Many benefits come with a large college campus (at UVA, we call it grounds), such as a numerous and diverse amount of study spots or the occasional discovery of a cool new place. However, I never expected walking to be one of the benefits as well. I understand that many students despise walking to class early in the morning because it means waking up a little bit earlier and forcing to use your legs before 11 am, but I must admit, I have learned a lot by walking around grounds, and I want to share why walking isn’t so bad.
Of course, I want to point out that I am not taking long treks across miles of sidewalk, but just walking from 15-45 minutes. Let’s start out on how walking helps the environment – which is almost blatantly obvious. First and foremost, walking is a substitute for driving. That means you don’t have to waste any gas, which also means you will save a lot of money. Transportation accounts for 28% of the total energy usage in the United States and personal driving accounts for 60% of transportation alone. Cars and trucks account for over 30% of air pollutants as well. So, next time you step in your car for a 3 minute drive, consider the financial and environmental consequences. You may argue, “well a 3 minute drive can’t let out THAT much pollution, can it?” and I absolutely agree. However, that student probably uses his or her car a couple times a week and multiply that by the amount of students at UVA who own cars and ten thousands of colleges in the US alone. BAM, significant air pollution.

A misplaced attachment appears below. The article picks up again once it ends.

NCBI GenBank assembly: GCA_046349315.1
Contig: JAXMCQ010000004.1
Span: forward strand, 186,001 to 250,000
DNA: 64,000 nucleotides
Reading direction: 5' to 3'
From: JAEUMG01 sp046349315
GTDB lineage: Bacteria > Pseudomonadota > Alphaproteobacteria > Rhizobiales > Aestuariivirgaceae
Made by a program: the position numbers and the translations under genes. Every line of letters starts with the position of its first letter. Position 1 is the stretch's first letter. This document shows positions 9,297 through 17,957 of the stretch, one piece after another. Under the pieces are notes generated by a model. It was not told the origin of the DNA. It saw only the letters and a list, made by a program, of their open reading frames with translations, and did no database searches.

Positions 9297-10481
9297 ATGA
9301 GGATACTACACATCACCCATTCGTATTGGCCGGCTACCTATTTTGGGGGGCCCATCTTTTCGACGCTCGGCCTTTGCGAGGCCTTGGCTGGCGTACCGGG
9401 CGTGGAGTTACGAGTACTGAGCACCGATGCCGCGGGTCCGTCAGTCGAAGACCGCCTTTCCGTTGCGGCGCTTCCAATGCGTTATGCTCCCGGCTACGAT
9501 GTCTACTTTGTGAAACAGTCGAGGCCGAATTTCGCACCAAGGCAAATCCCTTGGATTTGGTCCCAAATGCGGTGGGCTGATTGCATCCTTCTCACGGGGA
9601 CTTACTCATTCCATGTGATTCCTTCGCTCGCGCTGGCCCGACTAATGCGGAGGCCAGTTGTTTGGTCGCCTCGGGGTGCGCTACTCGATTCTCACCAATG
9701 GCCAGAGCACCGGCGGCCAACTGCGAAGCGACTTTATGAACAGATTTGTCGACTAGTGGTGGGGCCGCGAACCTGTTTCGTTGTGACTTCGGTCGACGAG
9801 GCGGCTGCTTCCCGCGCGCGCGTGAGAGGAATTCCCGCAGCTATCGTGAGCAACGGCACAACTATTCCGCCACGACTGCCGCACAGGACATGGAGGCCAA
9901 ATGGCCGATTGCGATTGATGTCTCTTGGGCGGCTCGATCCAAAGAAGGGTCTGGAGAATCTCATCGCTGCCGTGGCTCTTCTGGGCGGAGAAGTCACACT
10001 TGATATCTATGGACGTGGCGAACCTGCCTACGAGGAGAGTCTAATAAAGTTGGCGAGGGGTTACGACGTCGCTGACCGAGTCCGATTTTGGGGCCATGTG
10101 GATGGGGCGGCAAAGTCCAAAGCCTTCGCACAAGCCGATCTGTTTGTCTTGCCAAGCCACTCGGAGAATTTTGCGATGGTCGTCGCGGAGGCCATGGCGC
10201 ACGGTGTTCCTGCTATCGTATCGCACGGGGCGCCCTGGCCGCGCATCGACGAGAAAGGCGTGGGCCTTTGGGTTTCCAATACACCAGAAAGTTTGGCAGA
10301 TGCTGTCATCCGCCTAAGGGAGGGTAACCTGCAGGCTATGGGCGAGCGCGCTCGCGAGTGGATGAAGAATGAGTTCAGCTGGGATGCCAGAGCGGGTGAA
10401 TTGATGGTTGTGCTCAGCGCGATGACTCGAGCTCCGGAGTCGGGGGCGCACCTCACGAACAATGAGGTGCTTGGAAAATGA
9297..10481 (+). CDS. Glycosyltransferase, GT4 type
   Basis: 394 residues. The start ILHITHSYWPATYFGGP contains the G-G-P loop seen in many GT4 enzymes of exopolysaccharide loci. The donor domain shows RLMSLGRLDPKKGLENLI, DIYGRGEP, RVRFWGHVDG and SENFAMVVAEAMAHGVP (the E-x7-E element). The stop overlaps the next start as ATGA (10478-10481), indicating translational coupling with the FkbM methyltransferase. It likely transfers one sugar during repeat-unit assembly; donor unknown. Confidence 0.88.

There are also many other underlying reasons why walking is better than driving. Because most students sit down every day for over 5 hours in class or studying and then maybe some more hours sitting down eating, watching Netflix, playing video games, etc, many students have a hard time adding exercise in their schedule. Well, instead of spending more time sitting down in a car, walking every day from class to class is considered simple exercise. Getting some sun, enjoying the fresh air, and taking a nice stroll is both physically rewarding and helps to clear the mind. In addition, fewer cars means less traffic around grounds, walking around usually ends up with bumping into someone you know and catching up, and just enjoying the beautiful campus (grounds) are good enough reasons for me to not bring a car.
But, if your legs still have the final say, then at least take the bus.
Read more here: http://needtoknow.nas.edu/energy/energy-use/transportation/